August 21, 2011

The Road To Forever

so you know, this is a piece I wrote that appeared in Triathlon Life magazine in July 2009. i thought you'd like it


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In 2006, Beth joined Team in Training to prepare for her first triathlon. That’s where she met Lawrence Fong, her Team in Training coach.

Six months later, Beth participated in that first race. In an effort to reduce her confusion in transition, Beth had taken chalk and wrote her name on the ground right in front of her bike rack. As she was out on the course, her then-boyfriend Lawrence snuck into transition and under her name added the words, “…will you marry me?”

Though Beth was ecstatically surprised, the proposal was inevitable; Beth and Lawrence were destined for each other. Lawrence, with his gentle, caring soul is the perfect compliment to Beth’s vibrant personality. They calm each other and seamlessly connect like two pieces of a puzzle.

They had initially tried to keep their interest hidden behind the veil of professionalism in their Team in Training relationship. But when true love comes knocking, you have to answer. Within weeks they were dating and within months they had moved in together. They both knew this was forever.

Forever is much more than fictional fairy tale endings. The true essence of forever is not about the months and years of happiness; forever is about surviving those days and seconds that test our fortitude. It is about the sudden, unexpected challenges that fray the thread of life to its very core. Forever is about pushing forward, no matter the cost.

That’s where forever began for the Fongs: In transition, after Beth’s first triathlon, when her coach proposed to her with a piece of chalk.

Beth said yes and exactly one year later they were married.

Beth and Lawrence are the model of multisport. She is an accomplished cyclist and runner, with marathons and triathlons under her belt. Lawrence is a Cat IV cyclist, has done over 30 triathlons including Ironman Arizona and Ironman Florida and, as a side-hobby, has been coaching triathletes and runners since 2005.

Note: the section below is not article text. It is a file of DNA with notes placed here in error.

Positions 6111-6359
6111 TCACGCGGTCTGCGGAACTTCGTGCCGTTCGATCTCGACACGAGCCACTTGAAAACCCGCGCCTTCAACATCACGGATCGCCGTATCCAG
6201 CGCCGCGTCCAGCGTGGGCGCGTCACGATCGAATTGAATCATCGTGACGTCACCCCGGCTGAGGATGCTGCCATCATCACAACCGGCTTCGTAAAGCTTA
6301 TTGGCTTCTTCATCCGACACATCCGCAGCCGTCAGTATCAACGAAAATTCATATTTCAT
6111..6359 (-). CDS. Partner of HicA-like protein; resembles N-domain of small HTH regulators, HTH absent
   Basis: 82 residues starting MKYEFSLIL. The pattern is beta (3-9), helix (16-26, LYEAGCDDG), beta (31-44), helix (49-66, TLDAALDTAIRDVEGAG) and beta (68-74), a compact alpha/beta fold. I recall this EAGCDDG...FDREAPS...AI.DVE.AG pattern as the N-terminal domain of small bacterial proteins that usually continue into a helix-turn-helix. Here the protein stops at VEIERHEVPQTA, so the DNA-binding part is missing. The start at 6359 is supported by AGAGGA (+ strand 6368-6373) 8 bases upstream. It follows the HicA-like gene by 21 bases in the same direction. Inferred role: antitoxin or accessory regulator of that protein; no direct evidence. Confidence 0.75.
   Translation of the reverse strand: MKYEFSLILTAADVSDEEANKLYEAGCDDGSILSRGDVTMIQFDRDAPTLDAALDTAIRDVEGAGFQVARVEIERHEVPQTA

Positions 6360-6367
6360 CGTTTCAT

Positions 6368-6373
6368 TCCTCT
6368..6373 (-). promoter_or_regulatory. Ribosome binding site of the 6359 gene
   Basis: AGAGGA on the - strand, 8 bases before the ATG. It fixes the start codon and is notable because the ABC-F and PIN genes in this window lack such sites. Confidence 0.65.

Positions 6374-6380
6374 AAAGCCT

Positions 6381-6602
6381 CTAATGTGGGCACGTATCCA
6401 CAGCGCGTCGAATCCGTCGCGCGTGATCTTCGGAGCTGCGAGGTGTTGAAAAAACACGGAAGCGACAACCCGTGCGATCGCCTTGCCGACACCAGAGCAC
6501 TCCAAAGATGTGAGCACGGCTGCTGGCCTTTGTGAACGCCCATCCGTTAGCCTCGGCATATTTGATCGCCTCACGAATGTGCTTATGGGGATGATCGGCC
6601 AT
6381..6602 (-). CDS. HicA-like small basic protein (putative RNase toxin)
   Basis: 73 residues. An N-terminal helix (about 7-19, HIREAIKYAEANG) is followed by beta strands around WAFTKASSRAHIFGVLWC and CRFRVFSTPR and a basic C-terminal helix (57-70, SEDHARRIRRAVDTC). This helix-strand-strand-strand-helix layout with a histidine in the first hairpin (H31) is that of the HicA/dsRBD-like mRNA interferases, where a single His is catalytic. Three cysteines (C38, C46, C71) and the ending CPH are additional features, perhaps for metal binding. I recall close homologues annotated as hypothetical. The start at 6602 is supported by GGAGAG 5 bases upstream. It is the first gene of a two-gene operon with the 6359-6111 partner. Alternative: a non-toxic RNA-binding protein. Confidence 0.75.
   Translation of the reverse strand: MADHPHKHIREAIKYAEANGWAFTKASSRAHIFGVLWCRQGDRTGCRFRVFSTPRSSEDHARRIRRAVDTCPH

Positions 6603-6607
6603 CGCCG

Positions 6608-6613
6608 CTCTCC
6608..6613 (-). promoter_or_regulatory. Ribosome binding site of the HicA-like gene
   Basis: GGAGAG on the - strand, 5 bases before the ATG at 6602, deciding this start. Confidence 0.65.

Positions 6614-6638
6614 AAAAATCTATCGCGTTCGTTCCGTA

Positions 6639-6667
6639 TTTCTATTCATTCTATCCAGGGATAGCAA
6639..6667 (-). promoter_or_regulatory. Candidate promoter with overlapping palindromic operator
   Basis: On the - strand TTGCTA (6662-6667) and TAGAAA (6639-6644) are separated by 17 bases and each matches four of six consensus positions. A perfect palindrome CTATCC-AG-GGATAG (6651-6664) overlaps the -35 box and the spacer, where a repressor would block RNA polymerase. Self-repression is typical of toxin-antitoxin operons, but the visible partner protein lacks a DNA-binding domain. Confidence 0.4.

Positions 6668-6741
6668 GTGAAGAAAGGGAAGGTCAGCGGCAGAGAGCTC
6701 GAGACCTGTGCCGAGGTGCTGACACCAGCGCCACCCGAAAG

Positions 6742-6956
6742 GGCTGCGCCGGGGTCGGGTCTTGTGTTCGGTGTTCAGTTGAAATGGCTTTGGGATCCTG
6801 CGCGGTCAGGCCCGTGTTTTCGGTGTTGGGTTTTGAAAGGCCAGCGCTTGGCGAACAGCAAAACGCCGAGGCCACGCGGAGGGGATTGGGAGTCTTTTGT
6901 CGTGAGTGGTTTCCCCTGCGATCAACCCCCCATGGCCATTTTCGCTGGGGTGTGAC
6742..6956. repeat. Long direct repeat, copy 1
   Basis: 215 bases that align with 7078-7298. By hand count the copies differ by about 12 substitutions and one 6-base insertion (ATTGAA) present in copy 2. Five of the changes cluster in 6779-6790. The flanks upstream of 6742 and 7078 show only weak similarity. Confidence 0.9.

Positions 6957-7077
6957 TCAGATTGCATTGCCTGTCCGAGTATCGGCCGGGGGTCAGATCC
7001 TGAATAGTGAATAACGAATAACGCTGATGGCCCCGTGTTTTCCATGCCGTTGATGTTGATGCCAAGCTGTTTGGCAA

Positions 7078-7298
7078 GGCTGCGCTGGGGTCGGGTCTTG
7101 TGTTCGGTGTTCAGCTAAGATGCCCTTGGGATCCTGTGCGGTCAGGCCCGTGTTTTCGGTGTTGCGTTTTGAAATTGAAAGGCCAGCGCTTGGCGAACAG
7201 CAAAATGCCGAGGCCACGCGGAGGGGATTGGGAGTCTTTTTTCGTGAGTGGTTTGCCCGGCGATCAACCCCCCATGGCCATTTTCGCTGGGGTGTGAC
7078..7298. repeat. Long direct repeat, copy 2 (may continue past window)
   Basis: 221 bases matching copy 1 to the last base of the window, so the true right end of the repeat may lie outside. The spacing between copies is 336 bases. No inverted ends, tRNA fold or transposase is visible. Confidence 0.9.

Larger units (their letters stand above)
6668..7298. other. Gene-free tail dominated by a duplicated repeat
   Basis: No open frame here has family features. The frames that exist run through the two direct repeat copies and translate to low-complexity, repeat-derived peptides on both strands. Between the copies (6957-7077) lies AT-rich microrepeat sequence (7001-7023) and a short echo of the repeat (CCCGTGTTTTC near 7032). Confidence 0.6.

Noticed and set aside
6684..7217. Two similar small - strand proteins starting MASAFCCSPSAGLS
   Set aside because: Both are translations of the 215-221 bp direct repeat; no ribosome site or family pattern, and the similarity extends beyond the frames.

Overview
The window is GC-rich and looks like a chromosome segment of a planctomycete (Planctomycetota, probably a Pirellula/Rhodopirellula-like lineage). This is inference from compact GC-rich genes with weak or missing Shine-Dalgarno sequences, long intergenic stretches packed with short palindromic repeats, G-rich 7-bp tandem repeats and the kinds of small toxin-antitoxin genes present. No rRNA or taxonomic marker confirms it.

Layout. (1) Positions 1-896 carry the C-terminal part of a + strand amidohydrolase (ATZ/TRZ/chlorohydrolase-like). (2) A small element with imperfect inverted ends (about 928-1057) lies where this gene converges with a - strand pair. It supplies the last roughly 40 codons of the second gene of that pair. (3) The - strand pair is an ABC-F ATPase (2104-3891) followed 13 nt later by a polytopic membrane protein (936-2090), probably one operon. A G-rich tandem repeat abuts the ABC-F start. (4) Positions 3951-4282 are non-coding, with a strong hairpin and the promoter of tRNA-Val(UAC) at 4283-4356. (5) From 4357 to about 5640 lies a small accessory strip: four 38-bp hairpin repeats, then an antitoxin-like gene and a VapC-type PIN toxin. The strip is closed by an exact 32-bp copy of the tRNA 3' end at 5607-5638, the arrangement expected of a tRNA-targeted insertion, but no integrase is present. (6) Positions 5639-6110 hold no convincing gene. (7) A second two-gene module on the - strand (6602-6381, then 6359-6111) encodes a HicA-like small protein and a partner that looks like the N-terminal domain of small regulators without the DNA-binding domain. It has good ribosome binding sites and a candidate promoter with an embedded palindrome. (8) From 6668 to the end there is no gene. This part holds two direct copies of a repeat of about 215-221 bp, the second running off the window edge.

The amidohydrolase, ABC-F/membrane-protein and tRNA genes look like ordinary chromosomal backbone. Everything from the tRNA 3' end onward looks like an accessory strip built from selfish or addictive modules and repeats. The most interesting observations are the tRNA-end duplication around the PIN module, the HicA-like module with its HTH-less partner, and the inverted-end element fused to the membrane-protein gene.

Lawrence and Beth are also active members of the Los Angeles multisport community, putting on weekly training events and organizing numerous group activities, oftentimes through Lawrence’s role on the LA Tri Club’s Board of Directors.

On the evening of November 5, 2008, barely six months into their marriage, Lawrence kissed his new wife, said “I love you” and went out to an LA Tri Club Board meeting. Mid-way through the meeting, Lawrence excused himself to go to the men’s room. When he didn’t come back, someone went to check on him. They found Lawrence on the floor of the bathroom, a fractured skull, a crushed cheekbone and blood coming out of his ears and nose.

They called 911. That was about the time things began to get worse. He started vomiting and bleeding profusely. He was becoming incoherent and fading quickly.

Beth got the call immediately. Nobody knew the severity; she assumed Lawrence would be alright. Lawrence always turns out alright. She rushed to the hospital.

Beth arrived at the emergency ward as Lawrence was being brought in. He was conscious but incoherent. She tried to talk to him as he was rolled away but he didn’t respond.

Later that evening, Lawrence Fong slipped into a coma.

There are many questions about why this happened to Lawrence and what caused it. He is 36 years old, fit and healthy. Rumors quickly spread of a stroke, blood clot, bad fall, random attack. But, alas, there are no answers. It could be anything. “I just wanted to know why,” Beth said. “At least then it would give me something to be mad at.”

In that first night, Lawrence underwent brain surgery as the medical team struggled to determine the cause of his accident and battled for signs of a positive outcome.